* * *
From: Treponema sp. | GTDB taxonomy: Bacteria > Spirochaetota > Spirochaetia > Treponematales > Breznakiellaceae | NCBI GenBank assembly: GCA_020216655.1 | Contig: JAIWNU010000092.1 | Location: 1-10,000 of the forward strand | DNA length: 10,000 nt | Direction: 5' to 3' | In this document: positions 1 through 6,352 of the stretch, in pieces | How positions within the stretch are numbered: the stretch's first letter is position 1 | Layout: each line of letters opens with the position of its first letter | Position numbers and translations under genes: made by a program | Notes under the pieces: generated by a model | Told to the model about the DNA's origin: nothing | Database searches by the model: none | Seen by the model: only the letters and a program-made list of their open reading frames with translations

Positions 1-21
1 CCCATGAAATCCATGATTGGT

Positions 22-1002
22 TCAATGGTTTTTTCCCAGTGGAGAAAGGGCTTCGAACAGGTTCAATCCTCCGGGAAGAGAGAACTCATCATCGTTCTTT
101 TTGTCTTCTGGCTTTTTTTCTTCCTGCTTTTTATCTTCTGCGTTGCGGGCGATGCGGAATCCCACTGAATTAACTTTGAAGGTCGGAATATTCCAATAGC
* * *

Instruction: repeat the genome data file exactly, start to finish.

From: Treponema sp. | GTDB taxonomy: Bacteria > Spirochaetota > Spirochaetia > Treponematales > Breznakiellaceae | NCBI GenBank assembly: GCA_020216655.1 | Contig: JAIWNU010000092.1 | Location: 1-10,000 of the forward strand | DNA length: 10,000 nt | Direction: 5' to 3' | In this document: positions 1 through 6,352 of the stretch, in pieces | How positions within the stretch are numbered: the stretch's first letter is position 1 | Layout: each line of letters opens with the position of its first letter | Position numbers and translations under genes: made by a program | Notes under the pieces: generated by a model | Told to the model about the DNA's origin: nothing | Database searches by the model: none | Seen by the model: only the letters and a program-made list of their open reading frames with translations

Positions 1-21
1 CCCATGAAATCCATGATTGGT

Positions 22-1002
22 TCAATGGTTTTTTCCCAGTGGAGAAAGGGCTTCGAACAGGTTCAATCCTCCGGGAAGAGAGAACTCATCATCGTTCTTT
101 TTGTCTTCTGGCTTTTTTTCTTCCTGCTTTTTATCTTCTGCGTTGCGGGCGATGCGGAATCCCACTGAATTAACTTTGAAGGTCGGAATATTCCAATAGC